Beksolta Who Could Grab Three Lions In One Swoop
[A Chechen folk-tale, translated from a Russian translation available here.]
Once upon a time there lived a man and his wife. They had a son on whose arm was written: “Beksolta who can catch three lions in one swoop.” But in fact, the boy was such a coward that he scarcely stepped out of his house in the daytime, leave alone catch lions.
“He will never become a man if in fifteen years he has never set foot outside the house,” said his parents. “We cannot look after him forever.” They took Beksolta into the forest and left him there. The boy, fearing that wolves would attack him, immediately climbed a plane tree.
Meanwhile, one of the nearby villages was being savaged by a wolf. People were beginning to give up all hope of ridding themselves of this scourge. When they set out hunting that day, they came across Beksolta perched high on the branch. They turfed him out of the tree and asked him:
“What are you doing here?”
“Well, I’m here hunting lions,” replied Beksolta, shivering with fear. He held out his arm so that the people could see what was written on it. The hunters were pleased to have found such a brave man. The whole village got to hear of him, and people gossiped about Beksolta, who had miraculously appeared in their midst.
“Here is Beksolta who can catch three lions in one swoop,” they said to each other happily, “He will kill the wolf that has been besieging our village.”
The villagers armed the boy and sent him back into the forest on the trail of the predator.
“I’ll hide near where the wolf dwells, and you drive him to me,” he said, climbing the plane tree, terrified that the wolf would carry him off.
Presently, the wolf, heading to the village, passed by the plane tree. Beksolta looked down, and seeing the wolf, froze in his fright, fell off the tree onto the animal and broke its back. Dragging the carcass behind him, he came back to the village.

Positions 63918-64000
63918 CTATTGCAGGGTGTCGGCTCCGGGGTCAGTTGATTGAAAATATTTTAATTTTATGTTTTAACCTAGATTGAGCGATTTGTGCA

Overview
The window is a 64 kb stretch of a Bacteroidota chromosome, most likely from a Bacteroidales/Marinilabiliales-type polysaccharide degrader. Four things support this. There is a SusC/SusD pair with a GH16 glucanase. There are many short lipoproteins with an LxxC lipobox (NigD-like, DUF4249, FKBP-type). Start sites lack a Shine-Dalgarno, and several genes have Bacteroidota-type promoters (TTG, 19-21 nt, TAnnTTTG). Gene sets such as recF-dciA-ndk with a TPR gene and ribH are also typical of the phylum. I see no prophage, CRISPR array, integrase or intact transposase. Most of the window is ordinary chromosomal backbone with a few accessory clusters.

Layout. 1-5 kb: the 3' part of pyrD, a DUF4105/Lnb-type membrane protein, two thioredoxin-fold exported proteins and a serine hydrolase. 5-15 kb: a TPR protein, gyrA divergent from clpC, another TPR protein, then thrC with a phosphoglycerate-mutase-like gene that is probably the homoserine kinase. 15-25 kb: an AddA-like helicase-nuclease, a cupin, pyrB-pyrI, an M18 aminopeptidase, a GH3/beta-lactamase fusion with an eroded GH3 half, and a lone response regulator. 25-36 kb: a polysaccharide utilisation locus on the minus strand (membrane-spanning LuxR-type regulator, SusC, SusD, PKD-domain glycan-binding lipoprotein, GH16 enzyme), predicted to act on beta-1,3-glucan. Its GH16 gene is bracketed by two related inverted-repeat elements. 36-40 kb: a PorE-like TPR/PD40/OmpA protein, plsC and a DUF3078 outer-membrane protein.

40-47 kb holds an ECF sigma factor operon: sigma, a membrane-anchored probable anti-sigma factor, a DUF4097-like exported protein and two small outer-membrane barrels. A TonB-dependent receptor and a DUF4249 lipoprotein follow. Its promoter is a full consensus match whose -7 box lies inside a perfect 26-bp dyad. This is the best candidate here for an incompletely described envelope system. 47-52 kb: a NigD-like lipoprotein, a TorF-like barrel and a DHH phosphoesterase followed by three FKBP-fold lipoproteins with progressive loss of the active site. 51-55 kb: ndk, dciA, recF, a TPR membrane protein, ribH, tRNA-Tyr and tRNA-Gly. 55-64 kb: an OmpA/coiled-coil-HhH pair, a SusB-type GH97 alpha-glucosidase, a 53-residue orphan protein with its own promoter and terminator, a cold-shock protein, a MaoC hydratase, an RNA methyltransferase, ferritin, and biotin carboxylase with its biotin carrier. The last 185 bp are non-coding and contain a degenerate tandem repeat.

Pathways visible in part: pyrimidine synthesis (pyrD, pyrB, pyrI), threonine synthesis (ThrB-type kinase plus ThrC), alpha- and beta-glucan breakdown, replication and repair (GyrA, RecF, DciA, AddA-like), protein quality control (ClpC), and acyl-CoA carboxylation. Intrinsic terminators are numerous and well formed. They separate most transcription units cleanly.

“How did you manage to kill the wolf?” asked the villagers, astounded.
“As soon as the wolf came near me,” said Beksolta, “I grabbed him and twisted him and broke his spine.”
Beksolta’s fame soon resounded through the district, and the villagers made much of him.
Shortly thereafter, a quarrel between Beksolta’s village and a neighbouring town began to escalate into outright violence. The villagers went to Beksolta seeking his advice on what to do.
“We will fight them,” said Beksolta. “Bring me a herd of horses so that I can choose one for my own.”
Bearing a wooden nail, Beksolta went to the middle of the herd. Walking past the horses, he poked them with the nail, and, ignoring those that jerked away from the nail, he finally found a stallion that shrugged off the irritation. Beksolta had thought to find himself a horse so dull that it would fall back during the battle ahead, but, ironically, he found himself a horse of fortitude that had never once before been in battle. The villagers were amazed at his choice of an untested horse, but they prepared themselves for the fight, and stood awaiting the enemy. As soon as the enemy was seen, Beksolta’s horse reared and charged full-tilt towards them, leaving his cohorts behind. The boy, fearing that the horse, in the heat of its passion, would hurtle further into battle, somehow guided it between two wooden columns that were standing upright in the ground. As the horse charged between them, Beksolta, trying to slow it down, snatched at the poles, and uprooted them.
The horse, suddenly enthralled by the fighting, tore into the midst of the battle, and charged wildly up and down the field. Clutching onto the wooden columns for dear life, and waving them about desperately, Beksolta laid the enemy low left and right, and flattened their forces single-handedly.
Victorious, the villagers returned home with the boy. Unwillingly having performed feats of valour twice, Beksolta became the most famous man in the region. And the words “Beksolta, who can grab three lions in one swoop” firmly became his motto.